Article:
15 December 2020

Georges de La Tour: Transcendent Light

An aspect of preparing food that comes to the fore  during winter holidays is an association with the sacred. Georges de Latour, a French painter of mostly religious subjects, illustrates this in a newly discovered work,  La Fiellette au Braisier.

In this enigmatic painting of a young girl cooking the artist has given us no clues locate the space she inhanits or where the source of the light is; its angle is more like a modern floodlight than anything in a 17th century home.

I can't quite make out what is being cooked but it looks like it could be an omelet; perhaps she is using the implement in he right hand to lift the edge. That could also explain why she is staring so intently into the brazier. or she is just learning to cook. She is all attentiveness as sje works. A fillette is a young girl and we can tell from the lacing on the bodice of her dress. 

Known primarily as a painter of religious subjects, Georges  de La Tour imbued everything he painted with a spiritual aspect through his use of striking contrasts of darkness and light.  Latour seems to have been influenced by Dutch Caravaggisti, painters who adopted the technique from the great Italian Caravaggio. It had been around since the Renaissance but Baroque painters seized on it for its heightened intensity, its ability to evoke a sense of awe in the viewer. In Caravaggio's works it created an air of menace that reflected the often violent city that was 16th century Rome.  Indeed, Caravaggio left in a hurry after he murdered a man in 1606. In La Tour's hands chiaroscuro was  about the light that triumphs over darkness.

Georges de Latour (1593-1652) was born in the Diocese of Metz, one of seven children of a baker and his wife. Details of his early life, his travels, or his artistic education are unclear. When Latour married in 1620 he set up a studio in Luneville, then part of the duchy of Lorraine.  From this outpost he managed to attract the patronage of King Louis XIII of France and when Latour moved to Paris in the late 1630s he received commissions from Cardinal Richelieu, Louis' principal minister.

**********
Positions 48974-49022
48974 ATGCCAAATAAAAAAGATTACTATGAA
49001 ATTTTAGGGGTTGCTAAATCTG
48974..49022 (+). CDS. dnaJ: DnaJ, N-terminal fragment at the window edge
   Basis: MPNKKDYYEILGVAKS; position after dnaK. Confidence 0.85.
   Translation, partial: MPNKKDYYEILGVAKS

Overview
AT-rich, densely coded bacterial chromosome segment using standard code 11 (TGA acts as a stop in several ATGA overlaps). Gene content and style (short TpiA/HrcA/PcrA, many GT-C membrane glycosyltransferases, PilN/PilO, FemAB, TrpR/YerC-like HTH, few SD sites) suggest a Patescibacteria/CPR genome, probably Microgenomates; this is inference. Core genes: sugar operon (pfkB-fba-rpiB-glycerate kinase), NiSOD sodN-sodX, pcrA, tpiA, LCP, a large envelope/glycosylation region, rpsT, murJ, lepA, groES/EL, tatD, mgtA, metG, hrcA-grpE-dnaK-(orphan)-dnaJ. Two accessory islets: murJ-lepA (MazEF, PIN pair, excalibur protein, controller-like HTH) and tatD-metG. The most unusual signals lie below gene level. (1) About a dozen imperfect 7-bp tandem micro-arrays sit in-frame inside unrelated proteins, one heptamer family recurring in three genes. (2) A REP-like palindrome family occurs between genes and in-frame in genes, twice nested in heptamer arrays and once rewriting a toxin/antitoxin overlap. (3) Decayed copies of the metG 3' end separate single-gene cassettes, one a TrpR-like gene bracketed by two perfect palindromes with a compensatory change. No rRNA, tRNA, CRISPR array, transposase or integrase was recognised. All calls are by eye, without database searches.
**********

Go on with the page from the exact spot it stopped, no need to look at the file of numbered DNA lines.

Like Vermeer, with whom he has often been compared, La Tour left behind only a small number of paintings definitively attributed to him (48 at present). Although Latour enjoyed many honors during his lifetime, he was forgotten after death, again like Vermeer, until his paintings were rediscovered in the early 20th century by Herman Voss, a German scholar of Baroque and Renaissance art.  Voss. the director of the Dresden Museum, was  described by those who knew as being ambitious and vacillating and, together, these characteristics may have predicted his turn from liberal opponent of the Nazis to  second director of Hitler's Fuhrermuseum. What attracted Voss to the devout Latour?  Perhaps it was the light.

Image: Georges de La Tour - La Fillette au braisier (Young Girl with a Brazier), oil on canvas, circa 1646-1648, Gallery Lempertz, Cologne


Hels said...

de La Tour had the best commissioners of art in France yet did not have an enormous ouevre. Vermeer also as you noted, but he had to support 8 children by working at a bar.

Jane said...

Hels, recent research by British art historian Andrew Graham-Dixon (who is in process of writing a book about Vermeer) and others has revealed that Vermeer's output was modest in size and consistent in style because Vermeer had a wealthy patron. You can watch Graham-Dixon's documentary about Vermeer on youtube.com for lots more intriguing information.